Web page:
As it is a legal requirement to tag your dog, a collar is essential. The collar you choose is down to your personal taste but it needs to be the right size for your dog. A general guidance is that you should be able to fit two fingers inside the collar. You will inevitably require more than one as your puppy grows, though this will to a certain extent depend on breed.
Harnesses provide a less invasive alternative to using a dog’s collar to attach a lead and are really useful in assisting to keep your dog under control whilst being walked. They also work better if you have a dog that pulls whilst on the lead.
Front loading harnesses (those with a ring at the front) are particularly good as when used with a training lead they are comfortable and non-invasive. The training lead is connected to the back of the harness between your dog’s shoulders and to the front of the chest just below your dog’s neck. This gives you the ability to directly communicate and correct the dog at the right time. It is important both areas are connected as if connecting the lead only to the back it can lead to your dog pulling.
Some facial harnesses can create fear issues and be uncomfortable and are therefore not recommended by Happy Dogs Training except for Dogmatic. Proper training should alleviate pulling.
There are several different types of leads available to use. The flexible or extending leads are not good for training your puppy. The clicking noise they make is off-putting for your dog and distracts from the training. They are also not effective for walking to heel unlike fixed leads.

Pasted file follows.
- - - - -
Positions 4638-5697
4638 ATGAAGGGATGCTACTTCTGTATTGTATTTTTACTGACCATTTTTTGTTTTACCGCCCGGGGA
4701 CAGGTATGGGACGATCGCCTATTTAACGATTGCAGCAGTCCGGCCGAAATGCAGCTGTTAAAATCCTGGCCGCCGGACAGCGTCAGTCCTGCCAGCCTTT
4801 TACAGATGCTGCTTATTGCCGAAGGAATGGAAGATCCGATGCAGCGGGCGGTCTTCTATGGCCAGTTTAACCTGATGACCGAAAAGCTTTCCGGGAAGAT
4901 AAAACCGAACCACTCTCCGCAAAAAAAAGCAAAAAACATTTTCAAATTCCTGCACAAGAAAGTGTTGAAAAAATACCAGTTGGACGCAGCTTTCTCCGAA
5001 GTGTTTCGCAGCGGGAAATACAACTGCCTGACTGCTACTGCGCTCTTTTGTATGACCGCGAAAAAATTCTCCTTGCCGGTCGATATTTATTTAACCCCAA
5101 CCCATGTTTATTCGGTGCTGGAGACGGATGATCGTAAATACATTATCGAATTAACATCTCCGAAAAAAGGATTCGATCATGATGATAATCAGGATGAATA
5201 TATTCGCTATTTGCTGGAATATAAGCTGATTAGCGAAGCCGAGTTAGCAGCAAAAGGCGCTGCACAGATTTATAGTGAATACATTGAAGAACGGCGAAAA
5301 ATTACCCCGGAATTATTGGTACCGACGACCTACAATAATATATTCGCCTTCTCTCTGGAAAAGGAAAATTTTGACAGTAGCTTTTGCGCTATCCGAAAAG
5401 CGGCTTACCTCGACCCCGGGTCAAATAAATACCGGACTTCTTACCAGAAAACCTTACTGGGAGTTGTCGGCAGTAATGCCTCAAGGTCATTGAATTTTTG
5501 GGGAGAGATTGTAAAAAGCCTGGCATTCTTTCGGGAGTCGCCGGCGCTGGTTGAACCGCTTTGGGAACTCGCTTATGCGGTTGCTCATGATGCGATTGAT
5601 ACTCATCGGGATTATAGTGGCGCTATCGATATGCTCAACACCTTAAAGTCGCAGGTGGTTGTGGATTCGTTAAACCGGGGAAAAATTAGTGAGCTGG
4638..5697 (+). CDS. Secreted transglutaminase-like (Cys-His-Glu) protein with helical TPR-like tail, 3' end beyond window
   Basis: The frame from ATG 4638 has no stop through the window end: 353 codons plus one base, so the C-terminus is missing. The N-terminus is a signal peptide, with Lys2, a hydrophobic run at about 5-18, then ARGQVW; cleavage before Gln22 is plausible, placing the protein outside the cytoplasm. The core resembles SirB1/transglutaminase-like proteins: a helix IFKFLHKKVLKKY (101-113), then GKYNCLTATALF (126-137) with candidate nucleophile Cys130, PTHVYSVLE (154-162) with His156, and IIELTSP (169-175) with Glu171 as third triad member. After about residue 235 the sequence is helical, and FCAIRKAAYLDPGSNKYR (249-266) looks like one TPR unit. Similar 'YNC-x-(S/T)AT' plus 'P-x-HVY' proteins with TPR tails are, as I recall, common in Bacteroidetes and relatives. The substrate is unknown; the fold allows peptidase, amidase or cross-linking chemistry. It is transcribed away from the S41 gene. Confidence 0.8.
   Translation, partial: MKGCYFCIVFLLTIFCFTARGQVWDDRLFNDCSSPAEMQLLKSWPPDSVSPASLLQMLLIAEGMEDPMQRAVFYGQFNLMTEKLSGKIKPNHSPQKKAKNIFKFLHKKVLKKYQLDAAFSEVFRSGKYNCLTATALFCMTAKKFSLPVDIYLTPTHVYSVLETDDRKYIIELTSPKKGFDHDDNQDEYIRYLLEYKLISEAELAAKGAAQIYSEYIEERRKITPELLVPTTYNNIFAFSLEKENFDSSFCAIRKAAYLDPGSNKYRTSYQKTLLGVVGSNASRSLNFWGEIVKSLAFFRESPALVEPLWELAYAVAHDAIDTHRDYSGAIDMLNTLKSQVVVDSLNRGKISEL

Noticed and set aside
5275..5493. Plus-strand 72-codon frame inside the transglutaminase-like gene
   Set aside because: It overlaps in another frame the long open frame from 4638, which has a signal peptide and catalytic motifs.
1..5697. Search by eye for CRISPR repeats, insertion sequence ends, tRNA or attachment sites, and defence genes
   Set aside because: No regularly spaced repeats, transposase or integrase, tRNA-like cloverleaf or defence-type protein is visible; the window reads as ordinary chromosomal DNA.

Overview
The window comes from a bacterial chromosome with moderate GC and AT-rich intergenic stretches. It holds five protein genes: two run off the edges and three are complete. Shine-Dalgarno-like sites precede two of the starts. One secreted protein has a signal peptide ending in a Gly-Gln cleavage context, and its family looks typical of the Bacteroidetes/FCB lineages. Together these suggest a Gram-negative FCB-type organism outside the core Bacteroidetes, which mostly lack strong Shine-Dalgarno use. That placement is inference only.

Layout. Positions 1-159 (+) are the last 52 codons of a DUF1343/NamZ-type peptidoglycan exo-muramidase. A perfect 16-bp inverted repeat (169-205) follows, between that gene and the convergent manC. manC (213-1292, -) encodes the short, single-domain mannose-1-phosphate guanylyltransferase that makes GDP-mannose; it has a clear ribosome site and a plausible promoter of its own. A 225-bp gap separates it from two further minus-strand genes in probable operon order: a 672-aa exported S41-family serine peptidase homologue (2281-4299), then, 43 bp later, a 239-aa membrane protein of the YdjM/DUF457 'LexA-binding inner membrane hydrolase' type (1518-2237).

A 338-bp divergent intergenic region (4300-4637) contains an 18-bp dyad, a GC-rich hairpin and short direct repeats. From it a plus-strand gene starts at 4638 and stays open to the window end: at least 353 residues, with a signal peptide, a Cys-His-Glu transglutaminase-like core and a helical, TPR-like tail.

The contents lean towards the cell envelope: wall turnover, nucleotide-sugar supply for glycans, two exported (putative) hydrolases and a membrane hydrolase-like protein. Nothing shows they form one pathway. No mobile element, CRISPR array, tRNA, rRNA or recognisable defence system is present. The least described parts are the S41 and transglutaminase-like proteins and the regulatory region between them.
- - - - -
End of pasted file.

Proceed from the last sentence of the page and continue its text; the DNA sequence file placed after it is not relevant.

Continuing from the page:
Using a fixed lead in conjunction with a harness gives you the ability to directly communicate and correct the dog at the right time. A fixed lead also helps with walking to heel as your puppy learns where you want them to be in relation to you at all times.
Another very useful piece of equipment for training your puppy outdoors is a long line/training line. This in particular helps with recall training, as they cannot run off any further than the line will allow. Using a training line when first taking your puppy to open spaces, such as your local park, provides them with some freedom to run. However it also prevents them from running off if they get scared by anything they encounter such as a dog much bigger than them (or in some cases much smaller)!
Remember to always keep you puppy on a lead when near to roads as they can get scared suddenly and potentially run off into oncoming traffic.